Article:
Clearing the Five-Year Insurance Hurdle

CURE, Spring 2007, Volume 6, Issue 2

The challenges of finding accessible health insurance as a recent cancer survivor

For countless survivors, the countdown to five years of disease-free checkups carries with a huge and often unresolved issue: health insurance for the future.

Those who may have been afraid to leave jobs, move to new locales or test the waters of a new career after cancer treatment often falsely believe that come five years they’ll be able to cast aside doubts about their health status and start anew, with new health insurance options. Unfortunately, things are tough if you don’t belong to a group health insurance plan.

Much of what you will find depends on the state where you live, says Karen Pollitz, project director at the Georgetown University Institute for Health Care Research and Policy, and a breast cancer survivor herself. Pollitz says currently, only two states, New York and New Jersey, guarantee individuals access to health insurance despite a cancer history.

“If you are within five years, [the top health insurance firms] just won’t sell to you,” she says. “Once you reach five years, only some companies will consider selling you a policy. Others won’t issue a policy until you have been cancer-free 10 or 15 years.”

Echoing these concerns, Barbara Brett, executive director of the CoverColorado statewide insurance plan, says, “I get people who have been declined individual health policies due to acne, allergy, asthma and other conditions like these. I would say cancer in anybody’s history is going to preclude them from the individual [health insurance] market.” In many cases, survivors who apply for individual (not employer-provided) health insurance face the prospects of medical underwriting, in which medical history is open to review.

A safety net has been set up by most states—32 in all—for consumers who have been turned down time and again. These high-risk insurance pools, which include CoverColorado, are run by the state with varying degrees of coverage and wide-ranging costs. High-risk pools typically carry premiums 25 to 50 percent higher than comparable private insurance plans, Pollitz says, in order to cover the most serious conditions, including AIDS, Alzheimer’s disease, cancer and others, that have expensive treatments.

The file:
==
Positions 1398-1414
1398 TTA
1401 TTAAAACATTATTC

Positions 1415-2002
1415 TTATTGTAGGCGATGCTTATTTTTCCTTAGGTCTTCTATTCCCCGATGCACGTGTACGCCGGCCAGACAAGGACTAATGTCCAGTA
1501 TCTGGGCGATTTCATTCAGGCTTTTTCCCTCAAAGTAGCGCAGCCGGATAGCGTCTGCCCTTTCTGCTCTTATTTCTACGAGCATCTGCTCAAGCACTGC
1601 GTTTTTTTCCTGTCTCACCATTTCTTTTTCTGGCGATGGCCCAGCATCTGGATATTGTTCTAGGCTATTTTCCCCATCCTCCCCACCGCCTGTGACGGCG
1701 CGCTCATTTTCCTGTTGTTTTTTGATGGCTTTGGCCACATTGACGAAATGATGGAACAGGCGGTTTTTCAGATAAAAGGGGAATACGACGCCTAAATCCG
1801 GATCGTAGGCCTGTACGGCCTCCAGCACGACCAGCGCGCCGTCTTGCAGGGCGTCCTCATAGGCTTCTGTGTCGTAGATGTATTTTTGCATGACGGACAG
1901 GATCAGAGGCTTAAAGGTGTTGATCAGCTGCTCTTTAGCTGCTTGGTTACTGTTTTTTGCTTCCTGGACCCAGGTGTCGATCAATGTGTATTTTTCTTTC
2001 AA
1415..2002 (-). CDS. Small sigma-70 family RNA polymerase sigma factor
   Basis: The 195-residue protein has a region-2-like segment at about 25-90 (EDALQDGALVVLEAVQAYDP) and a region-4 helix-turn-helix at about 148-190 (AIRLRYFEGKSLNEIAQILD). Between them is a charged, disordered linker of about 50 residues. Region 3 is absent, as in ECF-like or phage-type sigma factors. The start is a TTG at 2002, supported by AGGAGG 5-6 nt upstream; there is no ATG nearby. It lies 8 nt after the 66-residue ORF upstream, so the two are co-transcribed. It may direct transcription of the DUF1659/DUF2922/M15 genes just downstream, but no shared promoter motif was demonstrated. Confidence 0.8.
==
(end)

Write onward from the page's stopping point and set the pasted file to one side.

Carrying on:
In fact, high-risk pools are often last-resort policies (even as some, like those in Illinois and Florida, have limited openings because of state budget cuts). As with other cancer survival statistics, whether or not you qualify depends on your particular case, and your state of residence.

“If you applied 100,000 cancer survivors [in the open market], 50,000 to 75,000 would be declined,” no matter how many years they’ve survived, says Brett. That’s why state programs like CoverColorado were created—to serve those with pre-existing and what brokers call “presumptive” conditions, meaning those presumed to preclude survivors from obtaining coverage on their own.

To answer questions about health insurance access, Pollitz and colleagues at the Henry J. Kaiser Family Foundation compiled a report entitled, “How Accessible Is Individual Health Insurance for Consumers in Less-than-Perfect Health?” The report states that some insurers will sell five-year survivor insurance, but with a higher premium (sometimes 50 percent higher) or a special rider that will exclude coverage of certain cancers, or even exclude medical coverage on certain body parts, such as the breasts or lungs.

Grounded in the real world of long-term survivorship, the report can be accessed at www.kff.org. The National Coalition for Cancer Survivorship (www.canceradvocacy.org) provides additional information on insurance and other financial issues.